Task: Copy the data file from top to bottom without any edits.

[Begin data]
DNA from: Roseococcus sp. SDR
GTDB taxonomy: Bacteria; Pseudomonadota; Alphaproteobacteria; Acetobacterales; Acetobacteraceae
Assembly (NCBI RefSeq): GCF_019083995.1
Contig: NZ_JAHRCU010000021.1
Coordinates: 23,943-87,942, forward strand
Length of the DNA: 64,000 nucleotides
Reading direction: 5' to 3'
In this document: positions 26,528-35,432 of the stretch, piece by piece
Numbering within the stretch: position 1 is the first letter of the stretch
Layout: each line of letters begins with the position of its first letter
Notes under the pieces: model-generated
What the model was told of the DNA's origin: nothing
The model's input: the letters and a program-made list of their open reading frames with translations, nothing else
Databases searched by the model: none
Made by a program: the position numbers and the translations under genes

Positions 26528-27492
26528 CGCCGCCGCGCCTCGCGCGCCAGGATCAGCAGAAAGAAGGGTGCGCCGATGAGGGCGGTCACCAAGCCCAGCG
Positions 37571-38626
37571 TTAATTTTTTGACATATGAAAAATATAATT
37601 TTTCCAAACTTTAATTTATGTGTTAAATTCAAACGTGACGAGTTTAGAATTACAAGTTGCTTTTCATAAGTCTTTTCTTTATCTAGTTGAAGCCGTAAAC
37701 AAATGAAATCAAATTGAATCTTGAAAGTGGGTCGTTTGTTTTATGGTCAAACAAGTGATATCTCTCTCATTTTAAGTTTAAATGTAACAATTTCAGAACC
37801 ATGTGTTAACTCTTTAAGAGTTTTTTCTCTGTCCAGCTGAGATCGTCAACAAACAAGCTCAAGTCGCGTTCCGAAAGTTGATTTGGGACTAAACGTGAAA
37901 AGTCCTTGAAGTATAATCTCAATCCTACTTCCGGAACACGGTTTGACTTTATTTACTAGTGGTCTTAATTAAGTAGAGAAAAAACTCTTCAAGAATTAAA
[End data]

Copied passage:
DNA from: Roseococcus sp. SDR
GTDB taxonomy: Bacteria; Pseudomonadota; Alphaproteobacteria; Acetobacterales; Acetobacteraceae
Assembly (NCBI RefSeq): GCF_019083995.1
Contig: NZ_JAHRCU010000021.1
Coordinates: 23,943-87,942, forward strand
Length of the DNA: 64,000 nucleotides
Reading direction: 5' to 3'
In this document: positions 26,528-35,432 of the stretch, piece by piece
Numbering within the stretch: position 1 is the first letter of the stretch
Layout: each line of letters begins with the position of its first letter
Notes under the pieces: model-generated
What the model was told of the DNA's origin: nothing
The model's input: the letters and a program-made list of their open reading frames with translations, nothing else
Databases searched by the model: none
Made by a program: the position numbers and the translations under genes

Positions 26528-27492
26528 CGCCGCCGCGCCTCGCGCGCCAGGATCAGCAGAAAGAAGGGTGCGCCGATGAGGGCGGTCACCAAGCCCAGCG
Positions 37571-38626
37571 TTAATTTTTTGACATATGAAAAATATAATT
37601 TTTCCAAACTTTAATTTATGTGTTAAATTCAAACGTGACGAGTTTAGAATTACAAGTTGCTTTTCATAAGTCTTTTCTTTATCTAGTTGAAGCCGTAAAC
37701 AAATGAAATCAAATTGAATCTTGAAAGTGGGTCGTTTGTTTTATGGTCAAACAAGTGATATCTCTCTCATTTTAAGTTTAAATGTAACAATTTCAGAACC
37801 ATGTGTTAACTCTTTAAGAGTTTTTTCTCTGTCCAGCTGAGATCGTCAACAAACAAGCTCAAGTCGCGTTCCGAAAGTTGATTTGGGACTAAACGTGAAA
37901 AGTCCTTGAAGTATAATCTCAATCCTACTTCCGGAACACGGTTTGACTTTATTTACTAGTGGTCTTAATTAAGTAGAGAAAAAACTCTTCAAGAATTAAA